- The Washington Times - Wednesday, March 1, 2000

A sharp boost in military spending announced by India yesterday just three weeks before a visit by President Clinton to South Asia came as yet another disappointing sign to U.S. officials that prospects for peace in the region remain remote.

"India's defense budget increase is an indication they do not believe they will have peace with Pakistan in the near future," said a senior U.S. official.

India boosted its military budget for the coming year by 28 percent to $13.6 billion, the largest increase ever for the world's fourth-largest military. The announcement came as artillery barrages exploded over the Line of Control separating Pakistani- and Indian-held portions of Kashmir.

March is the traditional time for an upsurge in fighting as snows melt to open high mountain passes to troop movements.

Some analysts predicted that this year would be especially violent for the two nations, which have fought two wars over the disputed Himalayan region since independence in 1947.

India is anxious to recover from the humiliation of last summer's incursion into Kashmir by Pakistani-backed Islamic militants, and the shame of having to deal with Pakistani hijackers of an Indian Airlines jet during Christmas week.

Pakistan, now ruled by military leader Gen. Pervez Musharraf, is seeking to erase the humiliation of being forced to evacuate Kashmir last summer and being named the aggressor by the United States once its major ally.

To top it off, U.S. officials still will not say if Mr. Clinton will make a brief stop in Pakistan during his March 19-26 visit to the region.

A visit to India and not Pakistan would be an enormous embarrassment to the shaky Islamabad government and the Pakistani people, analysts say.

"No decision has yet been made on a visit to Pakistan during Mr. Clinton's trip to India and Bangladesh," the U.S. official said yesterday. "Pakistan is a work in progress. We are in communication with each other."

The official noted that U.S. advance-planning teams are actively working in India to prepare for Mr. Clinton's visit, the first by a U.S. president in more than 20 years to the world's most populous democracy, with 1 billion people.

While Mr. Clinton's visit draws near, tensions continue to climb in the region.

A Pakistani official yesterday said the military-budget increase was a sign that India had "hegemonic designs" of controlling South Asia.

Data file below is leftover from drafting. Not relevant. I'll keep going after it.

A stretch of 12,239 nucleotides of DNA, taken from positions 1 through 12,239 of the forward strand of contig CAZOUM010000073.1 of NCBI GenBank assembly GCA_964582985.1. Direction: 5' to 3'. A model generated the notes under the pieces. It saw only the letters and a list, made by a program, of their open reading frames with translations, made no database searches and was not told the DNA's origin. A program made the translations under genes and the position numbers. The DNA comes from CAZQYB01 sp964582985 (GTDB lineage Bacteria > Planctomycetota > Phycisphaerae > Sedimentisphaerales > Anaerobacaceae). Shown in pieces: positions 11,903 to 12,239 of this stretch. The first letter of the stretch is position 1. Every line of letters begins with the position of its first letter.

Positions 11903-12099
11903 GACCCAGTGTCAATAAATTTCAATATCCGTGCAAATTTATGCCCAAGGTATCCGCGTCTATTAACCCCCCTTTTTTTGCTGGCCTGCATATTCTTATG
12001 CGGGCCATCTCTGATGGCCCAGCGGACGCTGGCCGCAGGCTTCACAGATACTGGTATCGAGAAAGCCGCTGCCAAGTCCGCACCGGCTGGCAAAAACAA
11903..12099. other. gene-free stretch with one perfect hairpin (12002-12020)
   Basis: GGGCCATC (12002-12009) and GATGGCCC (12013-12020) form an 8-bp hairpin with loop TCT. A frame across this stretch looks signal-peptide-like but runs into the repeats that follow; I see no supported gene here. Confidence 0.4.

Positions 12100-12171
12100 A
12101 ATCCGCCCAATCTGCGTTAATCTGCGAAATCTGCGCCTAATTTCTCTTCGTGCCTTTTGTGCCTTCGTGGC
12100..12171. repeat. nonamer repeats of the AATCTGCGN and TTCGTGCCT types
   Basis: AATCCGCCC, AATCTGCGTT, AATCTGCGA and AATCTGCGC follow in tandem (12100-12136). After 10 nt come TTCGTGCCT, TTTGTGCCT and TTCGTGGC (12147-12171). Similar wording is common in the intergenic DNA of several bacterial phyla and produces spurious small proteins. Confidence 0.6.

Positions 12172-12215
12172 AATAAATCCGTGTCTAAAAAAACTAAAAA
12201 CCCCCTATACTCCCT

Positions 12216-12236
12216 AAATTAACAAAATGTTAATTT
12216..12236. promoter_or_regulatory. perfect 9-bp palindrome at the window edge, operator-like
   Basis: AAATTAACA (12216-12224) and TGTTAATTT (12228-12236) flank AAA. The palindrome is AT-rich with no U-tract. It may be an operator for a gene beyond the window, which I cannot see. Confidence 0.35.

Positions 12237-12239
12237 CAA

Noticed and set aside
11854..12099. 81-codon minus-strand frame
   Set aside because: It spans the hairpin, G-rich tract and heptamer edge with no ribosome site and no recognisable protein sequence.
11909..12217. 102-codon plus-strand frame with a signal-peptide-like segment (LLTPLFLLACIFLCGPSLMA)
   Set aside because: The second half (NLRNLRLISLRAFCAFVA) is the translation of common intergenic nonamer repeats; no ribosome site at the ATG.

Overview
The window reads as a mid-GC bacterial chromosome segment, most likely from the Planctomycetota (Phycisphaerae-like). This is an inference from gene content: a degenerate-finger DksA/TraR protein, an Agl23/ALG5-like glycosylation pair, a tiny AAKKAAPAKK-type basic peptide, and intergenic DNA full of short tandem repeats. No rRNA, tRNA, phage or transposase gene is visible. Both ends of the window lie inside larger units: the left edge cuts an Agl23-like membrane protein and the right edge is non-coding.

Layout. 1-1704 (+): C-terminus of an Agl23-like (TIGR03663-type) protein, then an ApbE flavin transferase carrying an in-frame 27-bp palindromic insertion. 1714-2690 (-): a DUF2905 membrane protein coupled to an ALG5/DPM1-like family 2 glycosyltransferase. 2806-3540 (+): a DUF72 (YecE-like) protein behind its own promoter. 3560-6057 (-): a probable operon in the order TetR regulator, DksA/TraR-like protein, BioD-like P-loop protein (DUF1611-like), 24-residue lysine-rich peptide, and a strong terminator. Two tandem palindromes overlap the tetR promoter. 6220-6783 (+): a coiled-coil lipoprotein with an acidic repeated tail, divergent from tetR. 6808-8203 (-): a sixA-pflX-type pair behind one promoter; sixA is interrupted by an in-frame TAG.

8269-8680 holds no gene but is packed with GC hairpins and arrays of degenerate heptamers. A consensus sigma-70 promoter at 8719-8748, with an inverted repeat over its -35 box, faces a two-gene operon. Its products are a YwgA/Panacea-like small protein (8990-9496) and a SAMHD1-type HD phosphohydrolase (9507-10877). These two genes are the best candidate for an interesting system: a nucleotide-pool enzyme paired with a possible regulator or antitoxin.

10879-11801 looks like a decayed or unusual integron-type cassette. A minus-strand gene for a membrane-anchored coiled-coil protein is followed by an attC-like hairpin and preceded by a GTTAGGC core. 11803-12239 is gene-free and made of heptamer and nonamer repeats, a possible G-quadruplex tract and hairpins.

The U.S. official, who asked not to be named, said that India remains barred, since May 1998 when it set off nuclear blasts, from purchasing U.S. weapons.

"If they moved towards the international mainstream in nuclear proliferation, we'd ease the sanctions," the official said. "Benchmarks have been prepared, but we do not talk about them openly."

The United States wants India to sign the Comprehensive Test Ban Treaty, which was rejected by the U.S. Senate, or a significant move to limit nuclear proliferation in South Asia.

According to James Clad, professor of Asian Studies at Georgetown University, Mr. Clinton's visit is increasing tension because it has been poorly planned.

"This impending visit seems to have been clumsily put together. The U.S. clumsiness results from the administration's well-intentioned efforts to try to have some ameliorating effect on Pakistan's downward slide in a time of severe troubles," said Mr. Clad. "And the visit which many see as mostly designed to fill in President Clinton's lame-duck 'dance card' anyway remains hostage to the nuclear issue."

Both countries set off nuclear blasts in 1998, triggering automatic U.S. sanctions, which Congress later allowed Mr. Clinton to waive if he sees fit.

"In broadest terms, Bill Clinton thinks that as the first American president born after World War II, he can put Indian-American relations on a better, different course" than during the Cold War, when the United States was Pakistan's ally, the U.S. official said.

The official noted that India has become less aggressive toward its smaller neighbors, aside from Pakistan: "I think they are beginning to understand that bullies are not really appreciated."

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